Better road technology set to put potholes in the past

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Potholes could be eliminated by new road technology
Better bitumen may put an end to surface deterioration after rains.

Australia’s already extreme climate is apparently getting ever more extreme and that’s bad news for already under-the-weather road surfaces … and pothole-averse grey nomads.

The problem has left the Australian Road Research Board desperately seeking ways to design roads to be more resilient in the face of nasty weather, and to look at using more sustainable materials and technologies.

As most travellers who have been out into remote areas after a spell of heavy rain or extreme heat will know, not all surfaces are currently up to the job. According to the experts, the impact of high temperatures is greater on bituminous materials such as asphalt and sprayed seals, whereas the effect of high rainfall is greater on unbound granular pavement materials.

Rural roads have long been designed with consideration of the likely rainfall totals each year so, for example, pavements constructed in Queensland regions receiving more than 500mm of annual rainfall are typically designed to a more resilient standard.

The challenge has always been to try to use the right road surface in the right area but the task has been made more difficult as the climactic goalposts are constantly shifting. Each of Australia’s 10 hottest years on record has occurred since 1998. In addition, large parts of the country have been experiencing drought while others have had their highest summer rainfall in decades.

Analysing historical climate data and real-time weather forecasts has been able to help road engineers assess the most appropriate surface for a certain location to a point … but advancing technology is making the job a lot easier and more accurate. A range of low-cost wireless instrumentation technology is now available or under development that will allow for non-destructive real-time measurement of pavement condition and performance.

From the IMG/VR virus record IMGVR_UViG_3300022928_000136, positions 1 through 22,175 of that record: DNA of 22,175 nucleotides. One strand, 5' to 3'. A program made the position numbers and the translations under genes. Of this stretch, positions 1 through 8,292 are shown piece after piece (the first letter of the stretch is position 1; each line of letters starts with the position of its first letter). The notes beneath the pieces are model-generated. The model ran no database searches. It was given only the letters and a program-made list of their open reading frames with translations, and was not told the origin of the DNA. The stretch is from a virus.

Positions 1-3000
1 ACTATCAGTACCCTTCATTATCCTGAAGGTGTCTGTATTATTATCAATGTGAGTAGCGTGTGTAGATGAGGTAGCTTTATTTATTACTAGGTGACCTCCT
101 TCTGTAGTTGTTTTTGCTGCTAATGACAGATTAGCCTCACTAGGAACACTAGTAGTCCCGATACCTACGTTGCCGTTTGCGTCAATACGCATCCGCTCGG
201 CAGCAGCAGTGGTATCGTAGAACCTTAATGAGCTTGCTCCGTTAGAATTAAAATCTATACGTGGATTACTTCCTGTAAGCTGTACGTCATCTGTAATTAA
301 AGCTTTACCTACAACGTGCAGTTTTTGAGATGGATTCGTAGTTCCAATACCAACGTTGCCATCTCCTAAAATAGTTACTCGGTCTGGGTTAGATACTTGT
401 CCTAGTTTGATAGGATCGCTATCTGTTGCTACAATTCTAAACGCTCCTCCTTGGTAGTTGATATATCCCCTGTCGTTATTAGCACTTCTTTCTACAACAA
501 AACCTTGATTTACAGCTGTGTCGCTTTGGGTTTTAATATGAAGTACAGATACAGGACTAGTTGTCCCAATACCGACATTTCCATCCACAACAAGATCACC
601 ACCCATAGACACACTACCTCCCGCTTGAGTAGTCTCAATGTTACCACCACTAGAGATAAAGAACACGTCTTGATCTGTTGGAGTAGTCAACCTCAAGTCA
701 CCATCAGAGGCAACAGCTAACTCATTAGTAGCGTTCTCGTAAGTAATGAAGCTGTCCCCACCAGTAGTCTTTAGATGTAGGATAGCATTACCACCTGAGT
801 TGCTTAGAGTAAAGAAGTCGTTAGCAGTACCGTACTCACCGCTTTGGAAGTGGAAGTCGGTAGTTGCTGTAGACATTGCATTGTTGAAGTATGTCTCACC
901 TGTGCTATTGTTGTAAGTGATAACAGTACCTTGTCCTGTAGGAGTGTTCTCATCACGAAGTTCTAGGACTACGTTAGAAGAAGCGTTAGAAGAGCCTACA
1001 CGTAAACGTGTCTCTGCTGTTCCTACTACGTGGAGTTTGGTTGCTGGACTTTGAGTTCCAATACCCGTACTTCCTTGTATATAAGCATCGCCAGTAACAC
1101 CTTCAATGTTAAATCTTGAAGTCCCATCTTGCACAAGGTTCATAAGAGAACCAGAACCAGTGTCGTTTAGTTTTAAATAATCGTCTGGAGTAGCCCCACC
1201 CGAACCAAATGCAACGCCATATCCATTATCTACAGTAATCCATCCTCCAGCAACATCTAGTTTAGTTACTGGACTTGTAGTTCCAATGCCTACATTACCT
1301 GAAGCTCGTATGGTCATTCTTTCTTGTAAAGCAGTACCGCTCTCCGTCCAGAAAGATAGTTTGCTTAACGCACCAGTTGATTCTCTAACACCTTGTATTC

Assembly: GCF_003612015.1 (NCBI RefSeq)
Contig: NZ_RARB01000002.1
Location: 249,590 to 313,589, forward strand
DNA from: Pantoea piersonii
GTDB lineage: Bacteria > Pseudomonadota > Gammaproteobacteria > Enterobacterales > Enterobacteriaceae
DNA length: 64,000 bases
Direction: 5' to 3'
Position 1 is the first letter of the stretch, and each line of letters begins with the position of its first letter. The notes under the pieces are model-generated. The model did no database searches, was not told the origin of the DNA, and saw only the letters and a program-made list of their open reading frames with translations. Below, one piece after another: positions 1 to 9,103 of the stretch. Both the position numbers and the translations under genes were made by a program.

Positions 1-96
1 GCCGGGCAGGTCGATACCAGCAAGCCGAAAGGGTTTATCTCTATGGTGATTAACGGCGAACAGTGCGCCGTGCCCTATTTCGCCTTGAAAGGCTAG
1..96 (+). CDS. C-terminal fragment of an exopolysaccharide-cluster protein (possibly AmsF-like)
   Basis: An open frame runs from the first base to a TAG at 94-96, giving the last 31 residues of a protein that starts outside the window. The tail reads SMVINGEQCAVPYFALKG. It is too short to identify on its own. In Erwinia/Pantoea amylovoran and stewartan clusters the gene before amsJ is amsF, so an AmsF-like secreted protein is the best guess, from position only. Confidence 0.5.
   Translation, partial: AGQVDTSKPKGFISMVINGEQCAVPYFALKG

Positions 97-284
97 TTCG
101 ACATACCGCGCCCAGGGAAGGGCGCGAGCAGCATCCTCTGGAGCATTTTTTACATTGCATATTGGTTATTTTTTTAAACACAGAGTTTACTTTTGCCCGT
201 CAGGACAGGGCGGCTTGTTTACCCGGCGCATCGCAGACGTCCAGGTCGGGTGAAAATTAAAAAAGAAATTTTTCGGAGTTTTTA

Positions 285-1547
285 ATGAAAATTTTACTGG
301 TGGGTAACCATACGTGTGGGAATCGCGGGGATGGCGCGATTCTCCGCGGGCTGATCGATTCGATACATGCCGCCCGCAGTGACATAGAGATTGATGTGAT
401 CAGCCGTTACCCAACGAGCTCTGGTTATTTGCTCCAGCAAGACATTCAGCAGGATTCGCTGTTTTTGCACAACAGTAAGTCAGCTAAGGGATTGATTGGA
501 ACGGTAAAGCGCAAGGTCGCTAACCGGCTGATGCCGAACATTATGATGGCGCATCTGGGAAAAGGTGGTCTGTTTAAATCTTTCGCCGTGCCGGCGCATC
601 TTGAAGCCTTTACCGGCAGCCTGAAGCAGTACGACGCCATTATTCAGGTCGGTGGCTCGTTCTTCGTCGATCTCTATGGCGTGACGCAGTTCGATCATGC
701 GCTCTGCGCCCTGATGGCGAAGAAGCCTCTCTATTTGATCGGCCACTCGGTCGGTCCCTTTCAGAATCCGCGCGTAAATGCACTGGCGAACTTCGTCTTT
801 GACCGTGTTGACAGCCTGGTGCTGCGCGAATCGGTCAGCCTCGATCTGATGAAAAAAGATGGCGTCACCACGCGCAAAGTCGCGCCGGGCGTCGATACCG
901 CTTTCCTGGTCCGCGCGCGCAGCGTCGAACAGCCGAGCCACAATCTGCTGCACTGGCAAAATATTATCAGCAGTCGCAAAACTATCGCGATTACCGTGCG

For example, the Australian Road Research Board says moisture sensors can detect when pavements are vulnerable to premature failure in saturated lower layers, and temperature sensors embedded in the pavement can provide continuous temperatures for modelling and design purposes.

In one recent trial, the Queensland Department of Transport and Main Roads increased the use of resilient pavement materials such as foamed bitumen, and apparently reaped immediate benefits.

The Australian Road Research Board said only minimal remedial works were required on newly constructed pavements after ex-Tropical Cyclone Debbie hit in 2017. International researchers have also shown that some asphalts have the ability to self-heal under certain conditions, potentially prolonging the predicted design life of asphalt pavements in warm climates.

The Australian Road Research Board has similarly been exploring the concept of healing in asphalt at its state-of-the-art laboratory in Melbourne as it aims to optimise asphalt pavement design procedures.

So, the rural roads forecast for adventure-seeking grey nomads is rough in the short term, possibly rougher in the medium term, but – in the longer term – we might expect to see potholes, rutting and cracking slowly clearing.

At least that’s the forecast.

  • On which roads have you found the potholes particularly bad? Comment below.
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